Willie Mew

I’ve been collecting Southampton-related postcards for some time now and I recently saw one that immediately caught my eye. The front of the postcard itself was striking enough, but it was the address on the back that instantly stood out to me. I recognised this address because I had plotted it on my interactive Titanic Crew Map, which shows the Titanic crew members who either lived or lodged in Southampton prior to the liner’s fateful voyage. I purchased the postcard and began investigating the story behind it. I hope you find the story as interesting as I did.

'Courage et brutalité'

‘Courage et brutalité’

The postcard itself is an eye-catching piece of French propaganda and it was made by the postcard printing firm of the photographer Ernest Louis Désiré le Deley, who was based on Boulevard de Sébastopol in Paris. ‘Courage et brutalité’ shows the courageous nurse defending the French soldier from the supposed brutality of the Germans.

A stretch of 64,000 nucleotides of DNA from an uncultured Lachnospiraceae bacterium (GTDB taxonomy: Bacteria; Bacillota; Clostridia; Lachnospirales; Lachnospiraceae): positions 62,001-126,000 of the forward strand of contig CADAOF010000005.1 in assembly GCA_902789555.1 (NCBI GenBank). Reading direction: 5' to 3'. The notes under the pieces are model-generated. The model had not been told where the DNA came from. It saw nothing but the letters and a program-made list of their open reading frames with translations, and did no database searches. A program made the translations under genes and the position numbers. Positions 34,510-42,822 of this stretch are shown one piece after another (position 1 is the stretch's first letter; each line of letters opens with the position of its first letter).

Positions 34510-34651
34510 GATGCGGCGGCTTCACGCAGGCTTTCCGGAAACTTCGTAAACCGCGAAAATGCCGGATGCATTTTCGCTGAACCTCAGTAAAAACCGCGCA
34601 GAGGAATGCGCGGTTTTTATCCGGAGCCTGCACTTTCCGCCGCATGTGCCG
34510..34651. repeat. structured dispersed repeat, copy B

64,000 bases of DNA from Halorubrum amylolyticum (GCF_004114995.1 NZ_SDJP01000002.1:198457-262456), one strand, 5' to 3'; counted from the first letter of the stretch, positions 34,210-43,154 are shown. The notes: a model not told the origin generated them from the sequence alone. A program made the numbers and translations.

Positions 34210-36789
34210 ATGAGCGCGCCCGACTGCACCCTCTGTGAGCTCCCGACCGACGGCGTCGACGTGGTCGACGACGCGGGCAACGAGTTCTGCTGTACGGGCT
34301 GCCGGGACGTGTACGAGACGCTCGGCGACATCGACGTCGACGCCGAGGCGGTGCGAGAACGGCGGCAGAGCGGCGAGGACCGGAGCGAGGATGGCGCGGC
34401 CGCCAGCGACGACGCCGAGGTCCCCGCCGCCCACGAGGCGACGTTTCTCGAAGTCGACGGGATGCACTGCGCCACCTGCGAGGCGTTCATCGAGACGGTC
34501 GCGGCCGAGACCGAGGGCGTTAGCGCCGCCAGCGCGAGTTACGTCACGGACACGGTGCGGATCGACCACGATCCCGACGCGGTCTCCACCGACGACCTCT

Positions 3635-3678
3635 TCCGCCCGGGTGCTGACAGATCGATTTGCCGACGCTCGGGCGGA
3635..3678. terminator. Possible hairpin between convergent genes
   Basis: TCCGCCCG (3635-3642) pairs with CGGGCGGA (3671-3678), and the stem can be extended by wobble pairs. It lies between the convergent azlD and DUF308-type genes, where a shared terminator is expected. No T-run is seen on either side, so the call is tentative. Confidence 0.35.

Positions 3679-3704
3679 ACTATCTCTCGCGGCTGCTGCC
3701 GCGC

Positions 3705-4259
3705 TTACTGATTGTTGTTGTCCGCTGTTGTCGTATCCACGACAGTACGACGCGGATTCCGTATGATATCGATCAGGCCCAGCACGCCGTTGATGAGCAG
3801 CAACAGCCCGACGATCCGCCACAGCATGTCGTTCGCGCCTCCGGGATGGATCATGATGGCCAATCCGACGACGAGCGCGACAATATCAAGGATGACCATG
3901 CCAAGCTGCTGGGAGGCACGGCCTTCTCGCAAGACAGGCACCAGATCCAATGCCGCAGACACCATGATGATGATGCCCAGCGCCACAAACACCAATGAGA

This postcard was picked up by a British soldier whilst he was on active service in France during the First World War. He decided to use the postcard to write a message to his son, who was back at home in the Bitterne Park area of Southampton.

Noting that he was on active service, his message reads:

My dear Alfie
Just a card trusting you are enjoying yourself and I hope you are a good boy and helping dear mother as much as you can
I hope I shall soon be home with you all soon give mother a kiss for me with all fond love and kisses from your loving dad’

The message.

The message.

It was addressed to Master A. Mew of Hillside, a house on Hillside Avenue in Bitterne Park. It was this address that I recognised as being on the Titanic Crew Map. However, I had not plotted a man named Mew on the map, but a man called William Henry James Slight instead. More on him later. It was the name of the recipient that gave me my first lead, and I soon found the Mew family.